Origins of Pesto
Traditional pesto has its origins in Genoa in the Italian province of Liguria. The name describes pesto as the word translates as ‘pounded.’ It is used on pasta, the favorite in Genoa being trenette, a ribbon pasta. It is also used on gnocchi and as a flavoring in soups. When used in soups, pesto is added at the last minute. Putting pesto in ahead would cook away the freshness of the basil. It can be compared to a rouille floating on top of a soup.
The heart and soul of a traditional pesto is basil. And herein lies the rub -the basil grown in native Genoa is of the variety that does not have a tarragon over taste. For this reason, a traditional pesto cannot be reproduced to its full glory outside the region. Even those using the old-fashioned method of grinding with a mortar and pestle will not achieve quite the same taste as the Genoan pesto.
How to Make and Store Pesto
Machine-Blended Pesto versus Mortar & Pestle Pesto
If you told a Genovese that you made pesto in a food processor, the die-hard traditionalist would grow faint at heart and swoon away. Pesto is valued for its texture as well as its taste and a strict traditionalist would say that only a mortar and pestle can do the job properly. Ingredients in a mortar and pestle are pounded together. They have crushed while a blender or food processor slices and produces a less blended flavor. Basil will taste fresher in a mortar and pestle, its sharpness more piquant.
We agree with the traditionalists, but we also suffer from that particular malady called “no time to cook,” an unfortunate aspect of our contemporary lives. Pounding time is not easy to get these days and so we turn to blenders and food processors to make pesto.
How to make mortar and pestle pesto:
You should start with roughly chopped basil (or spinach, or whatever herbs you are using), garlic, salt and roughly chopped nuts. One way to hurry the nuts to the right consistency is to roll them between two sheets of waxed paper with a rolling pin. When this mixture is pounded to a rough paste, add the cheese, and pound, pound, pound until well blended. Add the olive oil to the pesto a little at a time pounding with the pestle until each addition of the oil is blended.
How to make machine processed pesto:
The key to processing with a machine is vigilance. Keep your eye on the pesto so you can stop the processing before the pesto turns into a puree. Never, never, never puree pesto. With a great deal of experimentation, we have found that pulsing the machine, so you don’t go past the chunky stage and end up with a puree, is vital to making a good pesto in a machine.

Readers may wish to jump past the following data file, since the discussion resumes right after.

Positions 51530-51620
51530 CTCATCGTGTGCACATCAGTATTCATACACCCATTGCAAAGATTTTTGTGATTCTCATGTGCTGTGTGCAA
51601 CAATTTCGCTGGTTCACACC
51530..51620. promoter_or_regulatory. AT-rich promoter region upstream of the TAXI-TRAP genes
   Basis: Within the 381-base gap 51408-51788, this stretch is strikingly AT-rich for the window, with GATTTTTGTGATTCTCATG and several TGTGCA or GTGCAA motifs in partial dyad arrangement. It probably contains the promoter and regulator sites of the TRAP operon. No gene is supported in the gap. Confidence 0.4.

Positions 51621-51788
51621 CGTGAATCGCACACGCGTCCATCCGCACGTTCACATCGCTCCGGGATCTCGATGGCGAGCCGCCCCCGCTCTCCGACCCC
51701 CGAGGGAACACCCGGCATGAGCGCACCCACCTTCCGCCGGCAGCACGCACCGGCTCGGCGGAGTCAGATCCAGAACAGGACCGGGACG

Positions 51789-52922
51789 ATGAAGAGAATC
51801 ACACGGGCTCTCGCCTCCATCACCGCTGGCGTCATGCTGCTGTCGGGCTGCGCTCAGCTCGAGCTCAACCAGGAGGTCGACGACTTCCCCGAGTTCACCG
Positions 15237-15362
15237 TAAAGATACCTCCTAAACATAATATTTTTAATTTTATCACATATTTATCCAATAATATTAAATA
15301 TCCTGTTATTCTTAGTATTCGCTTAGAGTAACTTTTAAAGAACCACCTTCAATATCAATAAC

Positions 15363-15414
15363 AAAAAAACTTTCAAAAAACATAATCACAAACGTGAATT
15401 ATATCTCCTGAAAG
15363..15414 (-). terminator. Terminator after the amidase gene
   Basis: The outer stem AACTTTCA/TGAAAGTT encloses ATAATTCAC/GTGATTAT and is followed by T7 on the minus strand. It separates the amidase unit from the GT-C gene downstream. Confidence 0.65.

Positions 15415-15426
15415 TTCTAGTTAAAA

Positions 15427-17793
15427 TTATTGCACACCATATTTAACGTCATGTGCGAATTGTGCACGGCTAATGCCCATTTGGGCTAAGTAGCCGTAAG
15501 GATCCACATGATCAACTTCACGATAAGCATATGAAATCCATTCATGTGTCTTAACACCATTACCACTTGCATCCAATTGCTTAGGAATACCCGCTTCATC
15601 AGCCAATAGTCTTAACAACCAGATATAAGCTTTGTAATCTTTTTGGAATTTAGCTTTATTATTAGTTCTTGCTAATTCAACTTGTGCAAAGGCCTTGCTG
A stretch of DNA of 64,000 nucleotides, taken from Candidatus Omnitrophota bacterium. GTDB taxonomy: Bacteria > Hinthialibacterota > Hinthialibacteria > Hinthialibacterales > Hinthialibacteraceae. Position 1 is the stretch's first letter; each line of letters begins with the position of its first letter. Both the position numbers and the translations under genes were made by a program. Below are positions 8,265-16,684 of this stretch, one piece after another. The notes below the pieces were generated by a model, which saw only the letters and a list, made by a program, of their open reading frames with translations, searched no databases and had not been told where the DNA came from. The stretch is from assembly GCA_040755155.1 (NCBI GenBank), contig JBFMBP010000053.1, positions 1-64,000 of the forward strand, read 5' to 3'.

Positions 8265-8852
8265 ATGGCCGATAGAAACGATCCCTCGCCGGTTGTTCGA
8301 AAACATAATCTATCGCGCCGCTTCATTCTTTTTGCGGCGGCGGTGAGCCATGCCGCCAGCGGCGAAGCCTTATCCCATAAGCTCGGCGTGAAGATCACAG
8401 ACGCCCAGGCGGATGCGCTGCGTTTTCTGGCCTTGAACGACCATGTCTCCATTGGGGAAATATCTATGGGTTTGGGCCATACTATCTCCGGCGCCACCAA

The measure of oil you use will always vary a little, contingent on how dry the nuts are, how moist or dry the cheese is. No recipe can give you an accurate measure.
Storing Blended Pesto
Pesto is a great keeper and can be stored. Simply place in a jar and allow the oil to rise to the top. If it doesn’t add a little oil to seal the top. Keep pesto in the refrigerator. The pesto will have so many uses and will enliven so many dishes that you won’t really store it for too much time.
Pesto Comes of Global Age
The Genoans used their famous basil because it was there and it was tasty. Though pesto developed in their strict recipe, the globe opened, and the availability of ingredients has inspired many cooks. Today we use pesto in adventurous ways, and we create a sauce that may not be a traditional pesto but is savory and enhances the food we eat. Try every pesto variety that you find. If you like heat, the addition of hot peppers is your type of pesto; if pignolia nuts are out of the budget, walnuts or pecans make a savory variety. Use your pesto on any variety on seafood – a perfect marriage; stuff it into the pocket of a steak or flavor a meat loaf with pesto. Experiment with different types of soup whether hot or cold. Pesto will grace a multitude of dishes.
peppers is your type of pesto; if pignolia nuts are out of the budget, walnuts or pecans make a savory variety. Use your pesto on any variety on seafood – a perfect marriage; stuff it into the pocket of a steak or flavor a meatloaf with pesto. Experiment with different types of soup whether hot or cold. Pesto will grace a multitude of dishes.
- classic pesto in food processor
- classic pesto using mortar and pestle
- classic pesto genovese #2 (mortar and pestle)
- pesto ericino (Sicilian variation of Pesto)
- chipotle and ancho chiles pesto
- cooked pesto
- green olive pesto
- mixed greens and herbs pesto
- pecan pesto
- cilantro pesto
- sun-dried tomato pesto
- walnut pesto
- wine and pesto sauce
- dried fig and toasted almond “pesto” – from Viana La Place
Recipes Using Pesto
- appetizer – zucchini pesto quiche
- appetizer – cheese and pesto mold
- beans – bean salad with pesto
- beef – pesto meat loaf
- beef – pesto stuffed steaks (grilled)
- chicken – grilled chicken salad with cilantro pesto
- chicken – quick pesto chicken pesto mayonnaise
- gnocchi with pesto
- gnocchi – ricotta and pesto gnocchi in roasted garlic broth
- pasta -ditalini with green beans and pesto
- pasta with pesto and chicken
- pasta – pesto-stuffed manicotti with fresh tomato-vegetable sauce
- pasta – shell pasta with pesto and vegetables
- pasta – pesto tortellini with shrimp and pesto sauce
- pasta – penne with sun-dried tomato, cherry tomatoes and pesto
- pizza – pesto pizza
- pizza – pesto pizza two
- pizza – pesto pizza three
- vegetables – pesto potato salad
- vegetables – mixed grilled vegetable pasta with pesto cream sauce
- vegetables – cherry tomatoes with minted pesto
- seafood – scallops with pesto
- seafood – scallop and pesto salad
- soup – classic genovese minestrone with pesto
- soup – variation on classic genovese minestrone with pesto
- soup – chilled zucchini, two bean and pesto soup